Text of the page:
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New Zealand Plant Protection 63 (2010): 280

Pathogenicity of field and laboratory-grown inoculum of Neonectria galligena on potted apple trees

R.W.A. Scheper, B.M. Fisher and P.N. Wood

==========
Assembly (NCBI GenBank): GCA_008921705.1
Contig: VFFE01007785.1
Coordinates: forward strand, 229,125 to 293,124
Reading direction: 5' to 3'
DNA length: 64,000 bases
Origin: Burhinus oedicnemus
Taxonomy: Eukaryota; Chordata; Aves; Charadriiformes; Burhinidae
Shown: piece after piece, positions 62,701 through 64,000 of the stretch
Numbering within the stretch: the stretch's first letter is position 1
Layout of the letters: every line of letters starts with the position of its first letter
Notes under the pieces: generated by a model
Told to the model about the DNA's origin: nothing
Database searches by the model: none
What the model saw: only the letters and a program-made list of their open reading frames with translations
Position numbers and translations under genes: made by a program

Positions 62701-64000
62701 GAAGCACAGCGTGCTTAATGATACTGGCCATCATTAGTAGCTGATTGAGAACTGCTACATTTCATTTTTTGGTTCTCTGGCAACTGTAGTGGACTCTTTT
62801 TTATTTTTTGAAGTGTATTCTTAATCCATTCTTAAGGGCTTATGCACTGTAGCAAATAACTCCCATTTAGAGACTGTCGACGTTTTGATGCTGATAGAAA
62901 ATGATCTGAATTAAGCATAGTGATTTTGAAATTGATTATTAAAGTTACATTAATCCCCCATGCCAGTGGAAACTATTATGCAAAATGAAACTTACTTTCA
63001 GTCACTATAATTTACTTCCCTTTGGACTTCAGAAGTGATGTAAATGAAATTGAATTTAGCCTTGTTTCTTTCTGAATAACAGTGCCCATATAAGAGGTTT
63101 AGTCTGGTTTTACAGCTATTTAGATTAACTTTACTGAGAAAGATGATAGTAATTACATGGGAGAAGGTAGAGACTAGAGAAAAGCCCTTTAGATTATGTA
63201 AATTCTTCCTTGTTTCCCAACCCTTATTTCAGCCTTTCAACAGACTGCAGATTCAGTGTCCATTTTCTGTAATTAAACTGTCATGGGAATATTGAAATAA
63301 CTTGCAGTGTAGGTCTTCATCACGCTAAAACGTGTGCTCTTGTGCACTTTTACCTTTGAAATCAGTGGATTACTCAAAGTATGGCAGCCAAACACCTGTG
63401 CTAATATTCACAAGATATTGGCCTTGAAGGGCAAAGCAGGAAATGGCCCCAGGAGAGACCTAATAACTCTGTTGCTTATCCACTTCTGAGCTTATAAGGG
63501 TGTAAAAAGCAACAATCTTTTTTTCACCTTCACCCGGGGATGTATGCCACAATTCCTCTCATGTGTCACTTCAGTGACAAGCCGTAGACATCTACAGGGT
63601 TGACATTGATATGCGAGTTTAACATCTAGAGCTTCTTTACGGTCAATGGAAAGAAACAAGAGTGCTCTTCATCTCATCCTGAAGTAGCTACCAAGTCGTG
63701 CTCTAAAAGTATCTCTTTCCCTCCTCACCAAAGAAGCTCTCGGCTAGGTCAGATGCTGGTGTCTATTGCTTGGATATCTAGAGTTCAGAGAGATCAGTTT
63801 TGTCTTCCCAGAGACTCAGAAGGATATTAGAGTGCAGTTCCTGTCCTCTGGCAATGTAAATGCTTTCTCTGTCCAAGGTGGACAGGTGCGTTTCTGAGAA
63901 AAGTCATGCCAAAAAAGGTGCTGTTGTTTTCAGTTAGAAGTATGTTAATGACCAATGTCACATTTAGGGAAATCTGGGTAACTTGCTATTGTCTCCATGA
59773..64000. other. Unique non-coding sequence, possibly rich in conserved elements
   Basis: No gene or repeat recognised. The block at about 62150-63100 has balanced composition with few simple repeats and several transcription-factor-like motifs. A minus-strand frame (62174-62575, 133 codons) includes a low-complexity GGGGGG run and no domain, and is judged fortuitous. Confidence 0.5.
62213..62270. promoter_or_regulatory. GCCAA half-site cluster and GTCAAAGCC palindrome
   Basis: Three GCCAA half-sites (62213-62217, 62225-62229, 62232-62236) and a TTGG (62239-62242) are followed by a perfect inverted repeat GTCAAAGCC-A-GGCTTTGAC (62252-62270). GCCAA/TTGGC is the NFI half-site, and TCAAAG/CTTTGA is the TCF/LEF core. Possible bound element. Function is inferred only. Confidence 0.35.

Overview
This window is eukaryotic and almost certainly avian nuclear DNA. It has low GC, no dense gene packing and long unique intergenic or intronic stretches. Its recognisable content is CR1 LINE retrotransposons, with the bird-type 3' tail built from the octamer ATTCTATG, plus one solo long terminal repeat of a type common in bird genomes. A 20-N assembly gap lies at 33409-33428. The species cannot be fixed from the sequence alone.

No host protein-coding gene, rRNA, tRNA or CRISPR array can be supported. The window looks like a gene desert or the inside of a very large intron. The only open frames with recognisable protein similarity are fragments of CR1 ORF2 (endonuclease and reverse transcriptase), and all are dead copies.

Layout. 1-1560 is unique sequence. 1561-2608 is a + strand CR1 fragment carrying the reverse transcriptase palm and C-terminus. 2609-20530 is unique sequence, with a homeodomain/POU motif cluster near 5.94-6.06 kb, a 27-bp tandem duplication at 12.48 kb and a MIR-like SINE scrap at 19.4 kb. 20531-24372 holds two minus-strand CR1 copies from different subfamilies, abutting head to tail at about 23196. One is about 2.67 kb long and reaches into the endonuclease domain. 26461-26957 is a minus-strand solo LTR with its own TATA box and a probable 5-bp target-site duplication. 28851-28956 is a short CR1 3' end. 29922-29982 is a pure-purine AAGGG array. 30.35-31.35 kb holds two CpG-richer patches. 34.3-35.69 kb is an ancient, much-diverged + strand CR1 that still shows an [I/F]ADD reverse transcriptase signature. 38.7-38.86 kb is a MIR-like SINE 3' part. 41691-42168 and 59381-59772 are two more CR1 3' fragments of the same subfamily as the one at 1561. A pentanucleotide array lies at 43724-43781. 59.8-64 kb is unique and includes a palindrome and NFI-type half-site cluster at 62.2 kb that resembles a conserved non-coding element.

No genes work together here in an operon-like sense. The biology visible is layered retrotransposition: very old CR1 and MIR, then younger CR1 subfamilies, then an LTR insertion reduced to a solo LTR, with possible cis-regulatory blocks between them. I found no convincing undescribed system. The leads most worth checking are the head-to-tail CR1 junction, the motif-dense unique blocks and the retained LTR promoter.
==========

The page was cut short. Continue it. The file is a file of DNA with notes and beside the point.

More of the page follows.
European canker, caused by Neonectria galligena, is an important disease of apple trees worldwide. In this study, methods were developed for conidium production in culture and for testing the pathogenicity of N. galligena. Conidia produced in culture were one- or two-celled, while conidia collected from cankers were multi-celled. Isolate ICMP9472 produced enough conidia in culture to produce inoculum (210 5 conidia/ml) to test the pathogenicity in comparison with that of conidia harvested from apple cankers from Motueka (field inoculum) and a two-day-old suspension of conidia from Motueka apple cankers, on potted 'Royal Gala' trees in a glasshouse under continual misting. The germination rates of the three inocula were similar (50-79%). Two months after inoculation, all inoculated wounds were infected, regardless of inoculum source. However, cankers caused by field inoculum (fresh and two- day-old) were significantly larger (average 10.8 mm and 10.6 mm, respectively) than those caused by isolate ICMP9472 (5.1 mm). Six months after inoculation, cankers caused by fresh field inoculum were significantly larger than those caused by 2-day-old inoculum, which were significantly larger than those caused by isolate ICMP9472. In addition, cankers caused by fresh field inoculum were significantly more active than those caused by older field inoculum or isolate ICMP9472.

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